Peace for the World

Peace for the World
First democratic leader of Justice the Godfather of the Sri Lankan Tamil Struggle: Honourable Samuel James Veluppillai Chelvanayakam

Saturday, August 5, 2017

Pain Management

by Victor Cherubim-
( August 5, 2017, London, Sri Lanka Guardian) Pain is an unpleasant sensory and emotional experience. Even though the experience of pain varies from one person to another, there are different types of pain. It is one of the body’s most important communication tools. Pain is one way the body tells you something is wrong and needs attention.
Carlo Rovelli said:”Reality is not what it seems”. “Pain stems from an injury to the body’s tissue. The injury can be to bone, soft tissue or organs. The injury to body tissue can come from disease, or it can come from a physical injury such as a cut or a broken bone”. Then there are different types of pain. There is nerve pain, muscle pain, Then there is acute pain and chronic pain.
The binding power of medicine
We visit our Doctor and expect we get cured immediately. There was a time that doctors were like Gods, or thought they were Gods. Medicine half a century ago was neither costly or for that matter considered effective. Since then science has identified over 13,600 different ways our bodies can fail. For each one, if not for most, scientific platforms are being discovered with remedies that can reduce suffering, extend lives and stop the spread of disease.
“We are doctors, not police and we are present in the Mediterranean to save lives”. This was the message given to reporters by Medecins Sans Frontieres (MSF International), Doctors without Borders, an independent, medical, humanitarian organisation, an NGO fighting to rescue “illegal” migrants at sea.
Doctors are becoming increasing aware of their different roles today. Outside Libyan waters doctors are deployed in military vessels to disrupt the smugglers business. They are aware of trafficking in Nigerian girls and women. The job of these doctors is to separate them from their traffickers before they disappear in the world of abuse.
A case in point, one among a few, a very few (not known), of the Search and Rescue vessels, “Vos Prudence” Italian Navy’s Maritime Rescue operations which is fighting a losing battle to contain the 93,417 migrants from all over the world arriving in Italian shores in 2016,bound for “somewhere” to live and work in Europe.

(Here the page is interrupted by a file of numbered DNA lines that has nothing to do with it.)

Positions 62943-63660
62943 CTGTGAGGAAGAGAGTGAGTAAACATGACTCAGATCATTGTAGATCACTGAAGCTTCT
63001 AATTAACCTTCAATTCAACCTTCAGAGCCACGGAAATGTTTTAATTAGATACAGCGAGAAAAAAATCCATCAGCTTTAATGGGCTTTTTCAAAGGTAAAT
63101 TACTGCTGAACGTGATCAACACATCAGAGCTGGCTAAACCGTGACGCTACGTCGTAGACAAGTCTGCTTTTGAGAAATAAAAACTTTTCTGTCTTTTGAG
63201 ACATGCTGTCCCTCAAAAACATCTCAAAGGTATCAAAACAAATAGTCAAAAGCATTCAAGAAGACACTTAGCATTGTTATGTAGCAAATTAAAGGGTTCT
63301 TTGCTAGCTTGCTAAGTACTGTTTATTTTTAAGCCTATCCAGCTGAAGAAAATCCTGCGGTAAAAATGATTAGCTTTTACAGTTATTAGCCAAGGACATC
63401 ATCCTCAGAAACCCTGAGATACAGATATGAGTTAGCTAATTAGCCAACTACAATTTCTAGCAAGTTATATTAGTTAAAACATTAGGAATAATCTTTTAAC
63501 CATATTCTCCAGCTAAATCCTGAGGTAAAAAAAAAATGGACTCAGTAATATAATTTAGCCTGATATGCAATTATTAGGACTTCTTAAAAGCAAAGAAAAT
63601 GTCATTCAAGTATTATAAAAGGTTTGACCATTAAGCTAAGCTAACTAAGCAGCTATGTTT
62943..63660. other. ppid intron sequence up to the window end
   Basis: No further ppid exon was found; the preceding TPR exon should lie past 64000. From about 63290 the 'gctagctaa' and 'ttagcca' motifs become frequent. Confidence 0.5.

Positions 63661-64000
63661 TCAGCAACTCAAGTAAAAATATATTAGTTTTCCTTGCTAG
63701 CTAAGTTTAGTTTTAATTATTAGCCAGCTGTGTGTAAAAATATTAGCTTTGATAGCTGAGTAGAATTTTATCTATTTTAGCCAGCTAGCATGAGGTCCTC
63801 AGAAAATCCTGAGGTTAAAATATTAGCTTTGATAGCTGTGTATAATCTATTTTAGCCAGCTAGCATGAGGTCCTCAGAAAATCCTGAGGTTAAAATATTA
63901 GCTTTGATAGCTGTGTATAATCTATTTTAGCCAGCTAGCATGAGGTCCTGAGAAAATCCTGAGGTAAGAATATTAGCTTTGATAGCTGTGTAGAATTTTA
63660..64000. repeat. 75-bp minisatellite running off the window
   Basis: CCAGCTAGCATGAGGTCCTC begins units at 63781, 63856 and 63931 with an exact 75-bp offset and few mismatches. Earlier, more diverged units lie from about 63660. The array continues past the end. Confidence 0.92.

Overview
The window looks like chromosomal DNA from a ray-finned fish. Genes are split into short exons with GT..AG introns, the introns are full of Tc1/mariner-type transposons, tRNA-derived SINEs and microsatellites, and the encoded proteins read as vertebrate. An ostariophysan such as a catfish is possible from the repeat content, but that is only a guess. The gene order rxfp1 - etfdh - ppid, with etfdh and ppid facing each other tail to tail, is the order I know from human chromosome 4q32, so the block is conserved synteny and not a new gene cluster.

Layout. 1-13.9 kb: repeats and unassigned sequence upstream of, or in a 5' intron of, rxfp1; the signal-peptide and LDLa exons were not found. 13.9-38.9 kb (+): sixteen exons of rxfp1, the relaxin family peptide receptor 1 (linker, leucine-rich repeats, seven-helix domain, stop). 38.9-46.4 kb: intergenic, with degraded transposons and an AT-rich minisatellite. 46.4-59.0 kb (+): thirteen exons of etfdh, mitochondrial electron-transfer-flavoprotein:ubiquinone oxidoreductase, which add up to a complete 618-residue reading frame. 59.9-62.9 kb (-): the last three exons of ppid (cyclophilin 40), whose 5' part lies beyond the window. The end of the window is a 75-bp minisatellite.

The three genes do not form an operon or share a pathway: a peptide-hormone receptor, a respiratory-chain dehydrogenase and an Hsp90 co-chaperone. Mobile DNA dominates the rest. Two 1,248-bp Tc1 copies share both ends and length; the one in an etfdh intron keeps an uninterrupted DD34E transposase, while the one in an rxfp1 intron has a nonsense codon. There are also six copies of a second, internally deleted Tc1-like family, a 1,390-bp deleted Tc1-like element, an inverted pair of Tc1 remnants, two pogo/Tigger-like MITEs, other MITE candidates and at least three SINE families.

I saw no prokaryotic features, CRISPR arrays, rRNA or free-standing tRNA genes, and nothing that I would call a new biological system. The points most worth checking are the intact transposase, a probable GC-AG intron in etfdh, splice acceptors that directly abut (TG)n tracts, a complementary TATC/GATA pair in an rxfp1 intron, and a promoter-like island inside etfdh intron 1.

The volume and complexity of world migration, together with the spread of disease has grown exponentially beyond our capacity as individuals or as nations. Our fear is that this knowledge has grown beyond our capacity to assimilate.
The route of administration – making a pill into a patch
As with Traditional Medication delivery methods which was in use in administration over time, such as pills, capsules, liquids, powders, more recently intravenous injection, have now been supplemented. Some of them we are told are often inefficient and can lead to undesirable side effects.
From a pharmaceutical point of view, the pill is the easier form of medication for pain. It offers different ways of control medication –both the dose and the time.
Among the newer methodologies for the administration of medicines to our bodies is the use of transdermal approaches including gels and patches, for the treatment of many of the common ailments, particularly to control acute pain. It is also a common way for smokers to control their nicotine dose. Drugs can affect the liver, a patch avoid it.
Making a pill into a patch is fairly a clever way of creating new patients for pharmaceutical drug platforms, a method of “re-purposing”. Besides, the diffusion of the drug through the patch to your skin into your blood stream is different from an intravenous (IV) injection, which is an instantaneous dose.
Transdermal patches will give a local effect without affecting the whole body unnecessarily. It is a method of delivering medication through the skin, in a non invasive way. A Patch is adhered to a patient’s skin .The patch contains the medication prescribed to the patient. The medication is said to permeate the skin in a controlled fashion. This way attains more steady levels of the drug in the body.
Patches are worn, stuck on to the outer layer of the skin of the necessary body needing attention. It can be kept on for as little as 8 hours to as long as a week, depending on the therapeutic indication. The adhesive on one side of the medicated patch are comfortable without a bandage aid.
As the skin layers absorb the medication via the blood vessels into the blood stream. The blood carries the medication through the circulatory system and through a patient’s body. Pharmacists state that it “bypasses the liver’s metabolic activity” as well as the acidic environment in the gastro-intestinal tract.”
The downside
Patches can cause skin irritation. Alcohol wiped areas absorb the patch differently than an area that is not cleaned in most cases. The Patch or Oral medication cannot be logically transferred from one to the other and expect the same result say pharmacists.
The disadvantage is that you need to change the placement of the patch regularly, perhaps, like what a diabetic would do, to alter the locations of the injections, so that the area does not build up a resistance to medication.
The downside of patches that I experienced when I was prescribed patches by my GP for a severe elbow pain was that it took many hours for the meds to track in and many more hours to get the medication out of the system, when the patch was removed. However, it was good after all in relieving my acute pain.
I hope I am not suggesting that patch meds are the “be-all” for all type of pain.